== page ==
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Berlin Deutsches Symphony Orchestra|Alfvén: Symphony No. 1, Drapa & Midsommarvaka

Alfvén: Symphony No. 1, Drapa & Midsommarvaka

Deutsches Symphonie-Orchester Berlin, Łukasz Borowicz

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Swedish composers, eh? Hmm... Berwald, of course... and then... hmmm. But we mustn't forget Hugo Alfvén, born in 1872, four years after the death of his illustrious predecessor Berwald, and died in 1960 – six years after the Marteau sans maître! Across around 300 works, not forgetting his many famous aquarelles, he left a lasting mark on the cultural life of his country, and in other spheres as well, such as film music, orchestral conducting, and in musicological writing of all kinds. In his first years as a composer, he focussed on writing a few handfuls of works for piano and chamber music, and, suddenly in 1896, he embarked upon writing a monumental symphony lasting forty minutes, which he finished in 1897. Don't forget that this was written when Brahms and Tchaikovsky had recently passed away; and yet, considering that it is the work of a young man of 24, a lowly second violinist in the Swedish Royal Orchestra, the maturity of Alfvén's work, the architecture and the orchestration, are stunning. In it, we hear many Nordic turns of phrase – surely Swedish – and few direct influences from his glorious predecessors: no pseudo-Brahms, no neo-Tchaikovsky, although perhaps one might see Dvořák or some French writers in the clarity of the writing. In short: this is a stupefying act of furious creation, which opened Alfvén's path to a fine career. More Swedish still, the First Swedish Rhapsody of 1904 brings a strong dose of humour to bear on folk music themes. The result is a delicious concoction which would have done Chabrier proud. The very different Drapa from 1908 is an artefact of a ceremony at the Royal Academy of Music in Stockholm. In it, we hear a harp cadenza of such dimensions that it's almost a mini-concerto, although the overall atmosphere puts one in mind of composer who had just discovered Elgar's Pomp and Circumstance. © SM/Qobuz

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Alfvén: Symphony No. 1, Drapa & Midsommarvaka

Berlin Deutsches Symphony Orchestra

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Symphony No. 1 in F minor, Op. 7 (Hugo Alfven)

1
I. Grave: Allegro con brio
00:15:31

Hugo Alfvén, Composer - Deutsches Symphonie-Orchester Berlin, Orchestra, MainArtist - Łukasz Borowicz, Conductor

(C) 2018 CPO (P) 2018 CPO

2
II. Andante
00:07:55

Hugo Alfvén, Composer - Deutsches Symphonie-Orchester Berlin, Orchestra, MainArtist - Łukasz Borowicz, Conductor

(C) 2018 CPO (P) 2018 CPO

3
III. Allegro molto scherzando
00:07:51

Hugo Alfvén, Composer - Deutsches Symphonie-Orchester Berlin, Orchestra, MainArtist - Łukasz Borowicz, Conductor

(C) 2018 CPO (P) 2018 CPO

4
IV. Allegro ma non troppo
00:09:26

Hugo Alfvén, Composer - Deutsches Symphonie-Orchester Berlin, Orchestra, MainArtist - Łukasz Borowicz, Conductor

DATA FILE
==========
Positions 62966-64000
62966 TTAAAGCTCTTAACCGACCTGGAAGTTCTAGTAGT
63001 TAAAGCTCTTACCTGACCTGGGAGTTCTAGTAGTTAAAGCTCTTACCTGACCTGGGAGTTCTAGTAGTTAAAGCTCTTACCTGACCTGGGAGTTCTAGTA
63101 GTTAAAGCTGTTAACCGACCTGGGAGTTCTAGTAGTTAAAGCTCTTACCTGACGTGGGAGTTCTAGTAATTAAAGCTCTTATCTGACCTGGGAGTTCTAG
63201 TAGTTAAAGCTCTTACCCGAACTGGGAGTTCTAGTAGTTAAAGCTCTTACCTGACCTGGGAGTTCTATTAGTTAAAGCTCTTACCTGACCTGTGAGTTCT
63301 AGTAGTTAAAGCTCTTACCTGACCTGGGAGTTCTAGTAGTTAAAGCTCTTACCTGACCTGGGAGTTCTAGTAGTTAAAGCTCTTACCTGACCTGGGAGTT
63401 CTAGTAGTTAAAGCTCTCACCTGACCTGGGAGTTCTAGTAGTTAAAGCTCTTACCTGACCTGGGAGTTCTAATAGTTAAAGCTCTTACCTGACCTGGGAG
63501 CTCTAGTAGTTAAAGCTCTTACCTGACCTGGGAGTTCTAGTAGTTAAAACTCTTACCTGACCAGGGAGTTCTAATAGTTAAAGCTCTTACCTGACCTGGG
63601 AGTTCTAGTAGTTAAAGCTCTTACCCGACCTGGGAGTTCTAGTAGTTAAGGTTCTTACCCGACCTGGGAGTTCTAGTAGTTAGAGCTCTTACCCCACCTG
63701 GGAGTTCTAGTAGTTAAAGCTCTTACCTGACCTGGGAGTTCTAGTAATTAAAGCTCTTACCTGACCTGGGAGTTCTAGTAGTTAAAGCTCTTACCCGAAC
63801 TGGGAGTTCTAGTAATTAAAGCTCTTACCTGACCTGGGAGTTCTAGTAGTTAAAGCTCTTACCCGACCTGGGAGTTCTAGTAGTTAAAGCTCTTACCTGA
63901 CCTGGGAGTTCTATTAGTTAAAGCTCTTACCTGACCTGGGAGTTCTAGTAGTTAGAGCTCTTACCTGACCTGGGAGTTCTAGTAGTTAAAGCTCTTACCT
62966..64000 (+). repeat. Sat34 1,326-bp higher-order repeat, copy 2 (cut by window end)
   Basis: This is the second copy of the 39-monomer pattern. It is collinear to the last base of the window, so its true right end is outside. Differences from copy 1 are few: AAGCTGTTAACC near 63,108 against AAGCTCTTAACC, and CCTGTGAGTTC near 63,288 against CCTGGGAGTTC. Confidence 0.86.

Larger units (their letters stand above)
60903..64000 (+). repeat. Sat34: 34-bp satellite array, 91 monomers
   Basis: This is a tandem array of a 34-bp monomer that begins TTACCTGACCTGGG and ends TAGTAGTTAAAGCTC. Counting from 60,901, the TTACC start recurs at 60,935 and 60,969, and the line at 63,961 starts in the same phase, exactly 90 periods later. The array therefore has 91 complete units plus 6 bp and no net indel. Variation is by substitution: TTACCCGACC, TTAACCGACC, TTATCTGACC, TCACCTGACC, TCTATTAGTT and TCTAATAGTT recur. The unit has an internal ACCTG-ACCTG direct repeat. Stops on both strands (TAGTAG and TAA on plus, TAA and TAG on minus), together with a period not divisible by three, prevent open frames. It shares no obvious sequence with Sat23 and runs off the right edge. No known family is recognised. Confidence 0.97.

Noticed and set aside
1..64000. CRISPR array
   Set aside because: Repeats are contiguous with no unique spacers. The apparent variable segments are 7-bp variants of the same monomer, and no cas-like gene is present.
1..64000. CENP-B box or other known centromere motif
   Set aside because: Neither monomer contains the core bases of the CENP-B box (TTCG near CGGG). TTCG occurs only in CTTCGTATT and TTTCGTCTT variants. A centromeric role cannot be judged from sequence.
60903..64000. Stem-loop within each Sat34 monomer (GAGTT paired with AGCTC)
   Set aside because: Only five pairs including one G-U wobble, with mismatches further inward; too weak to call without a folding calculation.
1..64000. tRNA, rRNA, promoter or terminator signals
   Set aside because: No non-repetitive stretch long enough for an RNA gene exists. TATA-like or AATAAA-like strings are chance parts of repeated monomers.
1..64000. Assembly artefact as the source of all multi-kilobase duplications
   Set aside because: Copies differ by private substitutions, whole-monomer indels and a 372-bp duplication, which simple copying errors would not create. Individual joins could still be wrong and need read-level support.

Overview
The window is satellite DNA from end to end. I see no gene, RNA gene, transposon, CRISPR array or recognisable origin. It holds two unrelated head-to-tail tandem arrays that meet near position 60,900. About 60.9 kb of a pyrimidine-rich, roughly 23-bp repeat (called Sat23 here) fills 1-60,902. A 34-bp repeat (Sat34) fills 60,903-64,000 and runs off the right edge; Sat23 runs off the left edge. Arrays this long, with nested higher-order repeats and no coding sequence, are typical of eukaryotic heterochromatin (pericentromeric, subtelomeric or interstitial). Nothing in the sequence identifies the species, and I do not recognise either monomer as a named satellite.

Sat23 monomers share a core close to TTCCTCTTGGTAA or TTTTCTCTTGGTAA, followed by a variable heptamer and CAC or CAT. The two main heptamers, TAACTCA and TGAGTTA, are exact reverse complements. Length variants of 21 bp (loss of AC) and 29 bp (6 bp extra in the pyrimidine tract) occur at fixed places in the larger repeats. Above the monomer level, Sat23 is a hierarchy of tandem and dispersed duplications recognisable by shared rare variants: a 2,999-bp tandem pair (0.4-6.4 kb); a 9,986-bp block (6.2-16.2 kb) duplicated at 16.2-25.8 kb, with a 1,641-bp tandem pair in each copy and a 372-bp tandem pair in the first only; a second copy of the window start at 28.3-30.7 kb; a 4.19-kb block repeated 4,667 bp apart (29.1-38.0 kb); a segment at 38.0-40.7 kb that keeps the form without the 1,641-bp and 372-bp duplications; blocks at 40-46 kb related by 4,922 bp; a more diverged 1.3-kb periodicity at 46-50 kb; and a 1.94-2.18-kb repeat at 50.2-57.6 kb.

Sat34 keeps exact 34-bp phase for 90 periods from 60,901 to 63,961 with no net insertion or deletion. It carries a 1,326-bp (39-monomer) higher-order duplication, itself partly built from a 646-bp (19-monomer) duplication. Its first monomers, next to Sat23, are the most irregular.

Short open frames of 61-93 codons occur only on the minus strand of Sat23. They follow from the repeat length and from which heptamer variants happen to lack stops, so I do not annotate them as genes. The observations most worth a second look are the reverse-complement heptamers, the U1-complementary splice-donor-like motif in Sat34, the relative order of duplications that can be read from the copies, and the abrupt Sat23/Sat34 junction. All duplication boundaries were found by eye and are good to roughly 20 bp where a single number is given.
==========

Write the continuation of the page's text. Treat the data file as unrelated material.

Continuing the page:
(C) 2018 CPO (P) 2018 CPO

Drapa, Op. 27 (Hugo Alfven)

5
Drapa, Op. 27
00:11:07

Hugo Alfvén, Composer - Deutsches Symphonie-Orchester Berlin, Orchestra, MainArtist - Łukasz Borowicz, Conductor

(C) 2018 CPO (P) 2018 CPO

Midsommarvaka, Op. 19 (Hugo Alfven)

6
Midsommarvaka (Midsummer Vigil), Op. 19, "Swedish Rhapsody No. 1"
00:11:59

Hugo Alfvén, Composer - Deutsches Symphonie-Orchester Berlin, Orchestra, MainArtist - Łukasz Borowicz, Conductor

(C) 2018 CPO (P) 2018 CPO

Album Description

Swedish composers, eh? Hmm... Berwald, of course... and then... hmmm. But we mustn't forget Hugo Alfvén, born in 1872, four years after the death of his illustrious predecessor Berwald, and died in 1960 – six years after the Marteau sans maître! Across around 300 works, not forgetting his many famous aquarelles, he left a lasting mark on the cultural life of his country, and in other spheres as well, such as film music, orchestral conducting, and in musicological writing of all kinds. In his first years as a composer, he focussed on writing a few handfuls of works for piano and chamber music, and, suddenly in 1896, he embarked upon writing a monumental symphony lasting forty minutes, which he finished in 1897. Don't forget that this was written when Brahms and Tchaikovsky had recently passed away; and yet, considering that it is the work of a young man of 24, a lowly second violinist in the Swedish Royal Orchestra, the maturity of Alfvén's work, the architecture and the orchestration, are stunning. In it, we hear many Nordic turns of phrase – surely Swedish – and few direct influences from his glorious predecessors: no pseudo-Brahms, no neo-Tchaikovsky, although perhaps one might see Dvořák or some French writers in the clarity of the writing. In short: this is a stupefying act of furious creation, which opened Alfvén's path to a fine career. More Swedish still, the First Swedish Rhapsody of 1904 brings a strong dose of humour to bear on folk music themes. The result is a delicious concoction which would have done Chabrier proud. The very different Drapa from 1908 is an artefact of a ceremony at the Royal Academy of Music in Stockholm. In it, we hear a harp cadenza of such dimensions that it's almost a mini-concerto, although the overall atmosphere puts one in mind of composer who had just discovered Elgar's Pomp and Circumstance. © SM/Qobuz

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